This text predates the COVID-19 crisis but the conclusions remain valid, and they challenge us to explain how the values that motivate us as mathematicians — the values that arise authentically from our practice, not those that are assigned to our work by the market — contribute meaningfully to “various senses of the public good.”  I think we can meet the challenge, but more of us will have to put more effort into our explanations than most of us have done so far.

Mathematicians have made considerable progress in recognizing ethical challenges within the profession.   The AMS has gone so far as to institutionalize the language of inclusion and exclusion in its publications.  But the scope for inclusion will be severely diminished if we don’t  find the language to address the challenges to the profession within the broader society.


1-minute summary

Forget everything you think you know, look for allies outside of mathematics, figure out what is most precious and hold on to it, and be prepared to fight to preserve it, because I guarantee there are political and economic forces that will take it away from you if left unopposed.



SOME CHOICE QUOTATIONS (some behind paywalls)

Once hard decisions have been made about academic offerings, high-level estimates of required faculty can be calculated with existing load levels, class sizes, and student-to- faculty ratios. Each of these items should next be analyzed as part of the second key question: How productive can our faculty be?

…Many argue that the traditional professorial model of tenure, lighter teaching loads, long vacations, and sabbaticals was formed when salaries were lower in higher ed but has been maintained even though salaries have risen.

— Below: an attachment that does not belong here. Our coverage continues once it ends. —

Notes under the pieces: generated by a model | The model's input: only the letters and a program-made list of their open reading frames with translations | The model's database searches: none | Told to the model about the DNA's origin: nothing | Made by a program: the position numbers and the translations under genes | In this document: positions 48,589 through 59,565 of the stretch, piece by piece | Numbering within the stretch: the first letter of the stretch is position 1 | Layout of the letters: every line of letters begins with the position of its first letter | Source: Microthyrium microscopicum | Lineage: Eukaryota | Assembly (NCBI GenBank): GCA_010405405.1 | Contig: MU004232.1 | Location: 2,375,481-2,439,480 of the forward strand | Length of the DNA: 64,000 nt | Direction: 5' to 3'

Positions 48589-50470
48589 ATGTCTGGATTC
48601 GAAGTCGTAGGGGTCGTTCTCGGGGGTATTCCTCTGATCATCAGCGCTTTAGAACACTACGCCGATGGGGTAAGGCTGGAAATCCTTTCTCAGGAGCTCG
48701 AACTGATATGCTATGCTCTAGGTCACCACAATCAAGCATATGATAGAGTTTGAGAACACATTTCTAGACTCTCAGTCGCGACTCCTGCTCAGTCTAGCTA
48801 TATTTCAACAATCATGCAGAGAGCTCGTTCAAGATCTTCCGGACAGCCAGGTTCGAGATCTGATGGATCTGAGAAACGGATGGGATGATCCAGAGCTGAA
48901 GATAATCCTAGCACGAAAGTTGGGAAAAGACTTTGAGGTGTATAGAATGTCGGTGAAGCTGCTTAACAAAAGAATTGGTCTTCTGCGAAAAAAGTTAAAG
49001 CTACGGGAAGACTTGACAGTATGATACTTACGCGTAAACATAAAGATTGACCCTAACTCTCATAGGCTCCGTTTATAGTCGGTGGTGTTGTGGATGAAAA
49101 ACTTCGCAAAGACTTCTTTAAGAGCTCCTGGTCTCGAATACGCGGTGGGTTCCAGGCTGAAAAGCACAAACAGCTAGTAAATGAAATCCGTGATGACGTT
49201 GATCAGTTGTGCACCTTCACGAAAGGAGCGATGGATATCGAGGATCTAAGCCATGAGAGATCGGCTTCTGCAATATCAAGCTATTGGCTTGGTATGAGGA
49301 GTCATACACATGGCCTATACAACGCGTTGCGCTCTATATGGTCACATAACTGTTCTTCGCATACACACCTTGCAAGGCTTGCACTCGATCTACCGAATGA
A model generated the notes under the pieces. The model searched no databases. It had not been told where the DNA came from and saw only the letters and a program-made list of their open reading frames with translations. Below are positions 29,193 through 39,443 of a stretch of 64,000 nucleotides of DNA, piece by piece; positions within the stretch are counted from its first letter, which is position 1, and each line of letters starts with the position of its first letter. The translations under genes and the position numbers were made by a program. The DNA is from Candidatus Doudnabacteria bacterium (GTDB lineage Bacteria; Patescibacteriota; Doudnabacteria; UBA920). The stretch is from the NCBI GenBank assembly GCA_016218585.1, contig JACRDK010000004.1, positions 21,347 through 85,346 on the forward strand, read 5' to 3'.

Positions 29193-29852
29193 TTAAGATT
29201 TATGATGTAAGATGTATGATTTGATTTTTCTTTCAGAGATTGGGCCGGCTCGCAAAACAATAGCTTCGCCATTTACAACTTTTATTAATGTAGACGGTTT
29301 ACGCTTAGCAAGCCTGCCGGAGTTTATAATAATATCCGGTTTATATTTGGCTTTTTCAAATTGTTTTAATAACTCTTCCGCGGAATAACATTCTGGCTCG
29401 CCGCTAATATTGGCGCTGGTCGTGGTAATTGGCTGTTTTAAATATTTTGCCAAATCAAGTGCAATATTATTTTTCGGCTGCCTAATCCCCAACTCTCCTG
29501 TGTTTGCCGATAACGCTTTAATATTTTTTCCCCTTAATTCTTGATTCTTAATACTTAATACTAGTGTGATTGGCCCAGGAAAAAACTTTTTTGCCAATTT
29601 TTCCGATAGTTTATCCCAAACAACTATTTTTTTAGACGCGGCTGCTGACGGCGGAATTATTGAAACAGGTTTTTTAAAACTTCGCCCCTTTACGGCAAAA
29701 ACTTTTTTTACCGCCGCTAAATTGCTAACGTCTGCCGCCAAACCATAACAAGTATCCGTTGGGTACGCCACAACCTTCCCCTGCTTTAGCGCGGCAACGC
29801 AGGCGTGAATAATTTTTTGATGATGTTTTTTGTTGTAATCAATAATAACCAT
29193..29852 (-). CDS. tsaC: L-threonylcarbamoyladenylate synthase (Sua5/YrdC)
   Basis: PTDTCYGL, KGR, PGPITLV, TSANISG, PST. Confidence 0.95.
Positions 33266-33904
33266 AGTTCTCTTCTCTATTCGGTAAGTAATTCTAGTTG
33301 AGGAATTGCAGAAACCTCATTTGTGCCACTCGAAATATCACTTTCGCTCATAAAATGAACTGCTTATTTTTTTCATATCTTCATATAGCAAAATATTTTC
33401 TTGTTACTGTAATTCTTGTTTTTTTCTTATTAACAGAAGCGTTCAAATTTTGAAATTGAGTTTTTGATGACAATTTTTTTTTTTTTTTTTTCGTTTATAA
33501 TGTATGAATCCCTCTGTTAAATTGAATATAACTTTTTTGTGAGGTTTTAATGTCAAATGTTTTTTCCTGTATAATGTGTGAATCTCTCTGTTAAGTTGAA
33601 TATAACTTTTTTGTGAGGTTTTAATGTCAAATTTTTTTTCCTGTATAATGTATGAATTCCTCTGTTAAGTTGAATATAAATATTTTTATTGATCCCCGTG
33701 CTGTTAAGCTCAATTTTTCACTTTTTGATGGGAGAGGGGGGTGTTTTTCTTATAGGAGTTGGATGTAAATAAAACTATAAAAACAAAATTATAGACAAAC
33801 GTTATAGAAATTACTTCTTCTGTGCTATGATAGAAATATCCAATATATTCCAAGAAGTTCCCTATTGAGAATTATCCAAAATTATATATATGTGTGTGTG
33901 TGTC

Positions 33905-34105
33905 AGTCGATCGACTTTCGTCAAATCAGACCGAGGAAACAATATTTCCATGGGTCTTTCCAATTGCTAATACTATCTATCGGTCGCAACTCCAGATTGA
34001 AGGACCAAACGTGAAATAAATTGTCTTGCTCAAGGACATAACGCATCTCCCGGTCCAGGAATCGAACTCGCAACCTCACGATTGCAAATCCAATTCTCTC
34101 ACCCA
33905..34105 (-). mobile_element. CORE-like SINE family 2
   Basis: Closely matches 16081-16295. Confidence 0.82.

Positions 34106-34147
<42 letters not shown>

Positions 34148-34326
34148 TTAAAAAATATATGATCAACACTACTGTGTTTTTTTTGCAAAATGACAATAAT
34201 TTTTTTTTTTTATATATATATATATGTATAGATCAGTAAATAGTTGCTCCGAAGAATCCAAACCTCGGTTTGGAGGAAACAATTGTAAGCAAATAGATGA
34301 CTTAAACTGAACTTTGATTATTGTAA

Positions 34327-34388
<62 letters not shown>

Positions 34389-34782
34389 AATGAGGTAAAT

(Chronicle of Higher Education, How to Address the Elephant in the Room: Academic Costs)


Faced with an education minister, Jean-Michel Blanquer, who has been bypassed by events, teachers have themselves invented new practices, working school by school and class by class. Away from the education authorities and the school inspectorates, the great majority of teachers have taken it upon themselves to choose and organise the details of the return to school.

…what this flurry of initiatives and mobilisation, and this capacity for self-organisation and innovation, have also shown is the extent to which a health crisis has ended up revealing the dangerously archaic nature of our political system.

(MediapartHow virus crisis is changing the face – and politics – of French society)


This crisis affords a rare chance to make personnel changes that have historically been resisted by strong campus cultures of inertia or by union agreements.

…Be prepared for big-change efforts and major cost-cutting (both administrative and academic), and invest in strategic differentiation to advance your college’s long-term health as well as survive this short-term crisis. In general, you will want to strive to cut more rather than less, and if things turn positive, you will be in a position to re-invest according to your strategy.

(Chronicle, Under Covid-19, University Budgets Like We’ve Never Seen Before )


The real Fields Medal curse?


The 2014 Fields Medalists in Seoul with former President Park Geun-Hye (now serving a 25-year prison term) and IMU President Ingrid Daubechies

(This is a revised version of a post published on March 12, under a much longer title.  The revision takes into account the later dramatic developments in the case of retired King Juan Carlos I of Spain.  If  you missed János Kollár’s article about the curse that, according to two economists, afflicts Fields Medalists with an alarming loss of productivity, you probably have the time to read it now.  It’s very entertaining and I guarantee it will take your mind off the pandemic and your lockdown for a few minutes at least.)